Zimmerman faces civil action after verdict

A protester blocks a train line following George Zimmerman's acquittal, a verdict that sparked widespread outrage. Picture: Reuters
A protester blocks a train line following George Zimmerman's acquittal, a verdict that sparked widespread outrage. Picture: Reuters
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George Zimmerman, the Florida neighbourhood watch leader who was controversially acquitted on Saturday night of murdering an unarmed black teenager, is likely to face more legal action, it has emerged.

The family of Trayvon Martin, the 17-year-old shot by Mr Zimmerman during a violent encounter between the pair at the Sanford housing development in February last year, are likely to launch a civil wrongful death suit, lawyers said yesterday.

And the “outraged and heartbroken” leader of America’s largest black advocacy group has demanded that authorities pursue a federal civil rights case against Mr Zimmerman. Ben Jealous, president of the National Association for the Advancement of Coloured Persons, said the case in which Mr Zimmerman, who is of mixed white-Hispanic parentage, followed then shot the unarmed black teenager met the benchmark for an inquiry by the Department of Justice.

The developments came less than 24 hours after the jury of six women declared Mr Zimmerman, 29, not guilty of second-degree murder following a three-week trial at the Seminole County criminal justice centre that heard the conflicting evidence of 56 witnesses.

Prosecutors had portrayed the defendant as an angry vigilante who was “fed up” after a series of burglaries at his Retreat at Twin Lakes gated community and who wrongly assumed that Mr Martin, who was wearing a hooded top, was a criminal who was “up to no good” as he walked home in the rain with sweets and a soft drink he had just bought at a nearby shop.

Mr Zimmerman, who faced life in jail if convicted, did not testify. His lawyer Mark O’Mara argued that Mr Martin was the aggressor in the violent encounter, breaking the defendant’s nose with a “sucker punch” then slamming his head on to a concrete pavement, forcing his client to fire a single shot with his 9mm semi-automatic pistol.

A number of mostly peaceful protests against the verdict were held at cities and churches across the US yesterday as Mr Jealous called on federal authorities to launch their own case.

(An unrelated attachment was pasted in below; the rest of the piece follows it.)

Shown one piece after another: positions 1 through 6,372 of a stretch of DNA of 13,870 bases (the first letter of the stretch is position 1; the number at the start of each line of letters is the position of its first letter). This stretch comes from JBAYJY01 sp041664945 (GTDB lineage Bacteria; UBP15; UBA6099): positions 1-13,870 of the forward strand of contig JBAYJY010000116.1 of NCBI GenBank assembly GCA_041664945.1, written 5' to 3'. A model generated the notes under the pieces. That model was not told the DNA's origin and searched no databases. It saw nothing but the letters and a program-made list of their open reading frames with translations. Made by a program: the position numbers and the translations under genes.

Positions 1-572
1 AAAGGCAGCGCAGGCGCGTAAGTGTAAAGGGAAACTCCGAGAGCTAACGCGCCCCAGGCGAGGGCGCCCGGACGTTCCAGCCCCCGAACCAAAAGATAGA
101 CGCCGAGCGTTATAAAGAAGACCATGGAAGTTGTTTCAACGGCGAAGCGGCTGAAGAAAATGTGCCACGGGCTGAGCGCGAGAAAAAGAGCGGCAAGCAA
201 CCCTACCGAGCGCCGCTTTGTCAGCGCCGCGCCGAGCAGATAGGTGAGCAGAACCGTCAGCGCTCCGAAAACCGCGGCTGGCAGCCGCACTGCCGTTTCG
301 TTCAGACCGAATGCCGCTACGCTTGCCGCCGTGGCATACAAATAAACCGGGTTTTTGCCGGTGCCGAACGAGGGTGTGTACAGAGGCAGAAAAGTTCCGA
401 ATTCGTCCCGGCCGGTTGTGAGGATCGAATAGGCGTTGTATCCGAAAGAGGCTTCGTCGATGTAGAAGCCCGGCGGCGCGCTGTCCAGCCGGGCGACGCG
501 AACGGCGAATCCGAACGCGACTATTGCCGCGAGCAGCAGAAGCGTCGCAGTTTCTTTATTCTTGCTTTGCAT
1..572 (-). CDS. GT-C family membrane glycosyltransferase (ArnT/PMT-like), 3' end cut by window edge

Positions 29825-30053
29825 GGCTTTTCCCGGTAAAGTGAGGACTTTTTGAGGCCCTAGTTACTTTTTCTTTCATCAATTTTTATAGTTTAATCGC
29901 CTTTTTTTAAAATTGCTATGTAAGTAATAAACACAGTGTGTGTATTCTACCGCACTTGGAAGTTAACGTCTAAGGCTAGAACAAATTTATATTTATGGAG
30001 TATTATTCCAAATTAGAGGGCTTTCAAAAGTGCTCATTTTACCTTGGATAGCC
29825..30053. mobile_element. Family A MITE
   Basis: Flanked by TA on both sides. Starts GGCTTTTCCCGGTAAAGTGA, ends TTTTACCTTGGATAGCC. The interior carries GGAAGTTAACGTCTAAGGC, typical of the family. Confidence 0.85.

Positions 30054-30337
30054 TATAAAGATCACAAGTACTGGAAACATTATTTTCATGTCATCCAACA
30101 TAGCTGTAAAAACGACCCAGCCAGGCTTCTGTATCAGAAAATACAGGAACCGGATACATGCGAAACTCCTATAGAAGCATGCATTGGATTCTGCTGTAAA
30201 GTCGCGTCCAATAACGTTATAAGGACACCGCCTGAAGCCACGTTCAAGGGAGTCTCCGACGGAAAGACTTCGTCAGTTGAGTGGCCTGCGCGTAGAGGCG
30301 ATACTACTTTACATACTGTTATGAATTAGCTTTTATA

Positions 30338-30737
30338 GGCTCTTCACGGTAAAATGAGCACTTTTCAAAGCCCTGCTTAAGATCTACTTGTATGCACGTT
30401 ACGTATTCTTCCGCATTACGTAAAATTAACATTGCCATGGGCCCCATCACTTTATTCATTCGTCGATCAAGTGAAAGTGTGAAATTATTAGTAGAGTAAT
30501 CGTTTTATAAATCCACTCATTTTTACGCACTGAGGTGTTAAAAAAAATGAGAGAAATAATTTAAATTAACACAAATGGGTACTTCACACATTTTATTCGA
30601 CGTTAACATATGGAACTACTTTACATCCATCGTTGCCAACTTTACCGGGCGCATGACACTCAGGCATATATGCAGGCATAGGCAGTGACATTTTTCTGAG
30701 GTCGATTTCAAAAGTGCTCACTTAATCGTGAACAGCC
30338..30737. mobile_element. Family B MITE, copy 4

Although the jury in the criminal case accepted the self-defence argument, Mr Zimmerman was caught on a recording of a call to police using profanities, the words “f*****g punks” and “these a**holes, they always get away”.

Mr Jealous said: “When you look at his comments and when you look at comments made by young black men who lived in that neighbourhood about how they felt, especially targeted by him, there is reason to be concerned that race was a factor in why he targeted young Trayvon.”

Mr Jealous released a statement immediately after the jury’s decision that followed more than 16 hours of deliberations. “We are outraged and heartbroken over [Saturday’s] verdict. We will pursue civil rights charges with the Department of Justice and we will not rest until racial profiling in all its forms is outlawed,” it said.

He said yesterday that he had spoken to “senior members” of US attorney general Eric Holder’s team and expressed hope they would continue the work of FBI investigators last summer who reviewed elements of the case.

“They will review all that comes out in that, and then they will make a choice about whether or not they will pursue criminal civil rights charges,” Mr Jealous said in an interview with TV network CNN.

Meanwhile, Robert Zimmerman expressed fears for his brother’s future safety and said he would never again be able to live normally.

“Clearly he’s a free man in the eyes of the court but he’s going be looking around his shoulder for the rest of his life,” Mr Zimmerman said.

“There are factions, there are groups, there are people that would want to take the law into their own hands or be vigilantes in some sense if they think that justice was not served.”

According to his lawyer, Mr Zimmerman lives in hiding with his wife Shellie, wears a bulletproof vest, has not worked since the shooting and has been effectively bankrupted by the case.